EEG can be used to measure the spontaneous electrical activity of the resting brain, for example when an awake person does not do a specific activity, which makes it possible to quantify different brain rhythms. It is also possible to use EEG to measure electrical activity associated with speech and language processes (e.g., Tremblay et al., 2021Pinto et al., 2019Tremblay et al., 2008) or cognitive processes such as memory, for example, which allows measuring evoked potentials. Brain rhythms and evoked potentials are defined in the following sections.

Brain rythms

Brain rhythms are spontaneous signals that can be measured even in the absence of external stimulation. These rhythms are often used in cognitive neuroscience to classify sleep patterns and to identify patterns of atypical neuronal activity associated with pathologies (e.g., epilepsy, cervical tumours), states of consciousness and alertness. The frequency of the brain oscillations (i.e. the number of cycles per second) is measured in Hertz (Hz) (see Figure 3). Here are the main brain rhythms:

Delta rhythms: These are slow waves. They are present during a state of deep meditation or during sleep without dreams.

Theta rhythms: These are waves present during a deep sleep. These waves play a role in learning and consolidation in long-term memory.

Alpha rhythms: These waves are present during a state of alertness or light meditation. They are associated with the coordination of mental activities and learning. They are also associated with semantic processing, which allows us to access knowledge about the meaning of words (Klimesch, 1997;2012).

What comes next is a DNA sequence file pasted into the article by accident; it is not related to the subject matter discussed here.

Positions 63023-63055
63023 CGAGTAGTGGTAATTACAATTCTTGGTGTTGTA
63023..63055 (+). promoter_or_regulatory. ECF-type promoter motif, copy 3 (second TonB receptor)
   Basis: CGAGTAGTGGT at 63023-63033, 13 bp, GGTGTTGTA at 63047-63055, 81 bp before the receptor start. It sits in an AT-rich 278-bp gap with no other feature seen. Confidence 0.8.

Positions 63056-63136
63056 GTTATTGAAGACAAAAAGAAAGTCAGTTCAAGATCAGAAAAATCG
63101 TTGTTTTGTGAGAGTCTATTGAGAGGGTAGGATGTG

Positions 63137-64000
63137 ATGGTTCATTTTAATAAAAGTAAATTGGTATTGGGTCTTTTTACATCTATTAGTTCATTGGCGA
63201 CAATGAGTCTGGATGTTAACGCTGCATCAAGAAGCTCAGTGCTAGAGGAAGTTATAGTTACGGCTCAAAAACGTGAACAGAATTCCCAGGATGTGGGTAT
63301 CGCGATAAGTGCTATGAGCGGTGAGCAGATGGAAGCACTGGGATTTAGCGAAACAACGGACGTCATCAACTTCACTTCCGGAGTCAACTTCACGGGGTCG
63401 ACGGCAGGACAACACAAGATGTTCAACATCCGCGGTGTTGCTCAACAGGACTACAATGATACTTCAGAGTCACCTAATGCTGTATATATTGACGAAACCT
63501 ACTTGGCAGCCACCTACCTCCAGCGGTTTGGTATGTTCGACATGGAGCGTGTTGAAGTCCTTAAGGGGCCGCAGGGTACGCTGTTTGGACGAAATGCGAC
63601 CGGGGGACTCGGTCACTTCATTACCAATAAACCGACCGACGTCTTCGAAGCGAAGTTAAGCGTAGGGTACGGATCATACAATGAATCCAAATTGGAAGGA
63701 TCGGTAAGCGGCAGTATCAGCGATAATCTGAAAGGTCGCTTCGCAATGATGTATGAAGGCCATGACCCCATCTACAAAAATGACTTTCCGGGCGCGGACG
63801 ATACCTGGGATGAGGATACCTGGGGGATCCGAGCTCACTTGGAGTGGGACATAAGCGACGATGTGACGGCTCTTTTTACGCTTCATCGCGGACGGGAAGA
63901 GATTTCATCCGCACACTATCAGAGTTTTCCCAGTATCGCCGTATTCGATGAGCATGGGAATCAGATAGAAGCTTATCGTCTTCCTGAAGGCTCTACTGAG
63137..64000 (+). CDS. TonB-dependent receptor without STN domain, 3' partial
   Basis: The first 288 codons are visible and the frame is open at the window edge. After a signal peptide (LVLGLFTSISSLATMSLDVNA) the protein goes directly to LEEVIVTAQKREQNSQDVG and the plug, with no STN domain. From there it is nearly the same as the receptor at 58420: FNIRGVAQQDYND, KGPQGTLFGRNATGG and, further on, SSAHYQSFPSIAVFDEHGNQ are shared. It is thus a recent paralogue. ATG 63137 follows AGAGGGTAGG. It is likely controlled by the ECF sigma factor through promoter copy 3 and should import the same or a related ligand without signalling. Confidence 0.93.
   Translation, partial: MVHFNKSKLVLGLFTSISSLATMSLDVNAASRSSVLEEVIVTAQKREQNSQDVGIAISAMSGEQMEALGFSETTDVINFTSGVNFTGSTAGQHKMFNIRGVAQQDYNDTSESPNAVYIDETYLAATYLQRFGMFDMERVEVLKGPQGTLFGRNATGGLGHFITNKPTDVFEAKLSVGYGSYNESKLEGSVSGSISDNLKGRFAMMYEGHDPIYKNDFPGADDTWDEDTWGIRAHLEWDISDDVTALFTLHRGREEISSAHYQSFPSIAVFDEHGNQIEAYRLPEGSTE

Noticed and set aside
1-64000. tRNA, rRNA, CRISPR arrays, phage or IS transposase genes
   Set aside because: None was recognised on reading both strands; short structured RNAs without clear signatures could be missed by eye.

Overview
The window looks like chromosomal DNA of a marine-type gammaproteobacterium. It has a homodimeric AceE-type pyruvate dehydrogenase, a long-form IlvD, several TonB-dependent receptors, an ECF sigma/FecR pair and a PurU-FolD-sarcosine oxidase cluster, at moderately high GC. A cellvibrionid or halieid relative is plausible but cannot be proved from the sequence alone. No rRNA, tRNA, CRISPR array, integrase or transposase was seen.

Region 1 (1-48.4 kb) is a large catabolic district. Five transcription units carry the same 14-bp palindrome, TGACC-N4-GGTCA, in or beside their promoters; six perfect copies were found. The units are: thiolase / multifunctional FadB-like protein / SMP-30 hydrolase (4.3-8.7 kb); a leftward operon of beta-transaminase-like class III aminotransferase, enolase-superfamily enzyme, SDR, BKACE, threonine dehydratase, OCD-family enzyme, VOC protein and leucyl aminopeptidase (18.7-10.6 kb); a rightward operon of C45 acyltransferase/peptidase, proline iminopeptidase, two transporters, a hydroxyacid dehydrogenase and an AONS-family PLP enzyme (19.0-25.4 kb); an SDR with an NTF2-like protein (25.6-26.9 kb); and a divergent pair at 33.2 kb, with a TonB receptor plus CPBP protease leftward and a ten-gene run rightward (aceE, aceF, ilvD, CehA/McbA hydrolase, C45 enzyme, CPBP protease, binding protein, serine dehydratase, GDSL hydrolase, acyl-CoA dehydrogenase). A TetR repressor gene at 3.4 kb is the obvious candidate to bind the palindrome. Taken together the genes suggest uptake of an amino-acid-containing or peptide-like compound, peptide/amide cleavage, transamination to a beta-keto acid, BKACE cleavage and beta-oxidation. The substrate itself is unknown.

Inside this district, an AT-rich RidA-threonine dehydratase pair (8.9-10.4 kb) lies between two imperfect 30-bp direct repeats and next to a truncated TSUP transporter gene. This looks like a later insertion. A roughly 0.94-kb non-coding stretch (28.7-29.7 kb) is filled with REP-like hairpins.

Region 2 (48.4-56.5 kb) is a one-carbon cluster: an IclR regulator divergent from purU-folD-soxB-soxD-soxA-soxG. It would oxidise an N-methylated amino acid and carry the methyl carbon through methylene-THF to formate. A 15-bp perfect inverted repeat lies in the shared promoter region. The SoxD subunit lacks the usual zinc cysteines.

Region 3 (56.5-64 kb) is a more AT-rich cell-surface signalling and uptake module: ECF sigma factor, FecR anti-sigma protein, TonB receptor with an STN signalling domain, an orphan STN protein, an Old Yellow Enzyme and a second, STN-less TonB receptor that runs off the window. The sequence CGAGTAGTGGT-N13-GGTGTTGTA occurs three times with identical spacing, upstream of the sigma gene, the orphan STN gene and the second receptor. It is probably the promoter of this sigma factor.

Beta rhythms: These waves are present during an awakening state when our attention is engaged by cognitive activities (e.g., making a decision, solve a problem) or by the environment. They would play an important role for the integration of audiovisual signals during speech perception (Romero et al., 2015).

Gamma rhythms: These are the fastest waves. They are associated with the processing of information by different regions of the brain (i.e., the synchronization of several regions of the brain). They are also present in states requiring a high level of attention or concentration. Research works also suggest that these oscillations may be associated with the acoustic treatment of speech sounds (Ou & Law, 2018).

Figure 3. Different brain oscillations (adapted from http://tpe-batement-binauraux.webnode.fr/quest-ce-que-les-battements-binauraux-/)

Evoked potentials

Unlike cerebral rhythms, evoked potentials represent the response of the central nervous system to an external stimulation (e.g., the appearance of a word on a computer screen) or an internal event (e.g., emotion, thought, memory). There are several types of evoked potentials, depending on the nature of the stimulation:

• Visual evoked potentials
• Auditory evoked potentials
• Somatosensory evoked potentials (e.g., related to sense of touch)
• Cognitive evoked potentials
• Motor evoked potentials

Since the electromagnetic noise captured by the electrodes is generally much higher than the EEG signal of interest, which is of very low amplitude, it is necessary to record several times the EEG signal associated with the same activity or repeated stimulation.  Averaging the signal over multiple trials will reveal the pattern of brain response. For example, in our laboratory, to measure the evoked potentials associated with speech perception, we would present a hundred words to participants, then calculate the average of the signal recorded during a few hundred milliseconds after the presentation of each word. This would reveal brain responses associated with word perception and distinguish it from those associated with background activity and noise.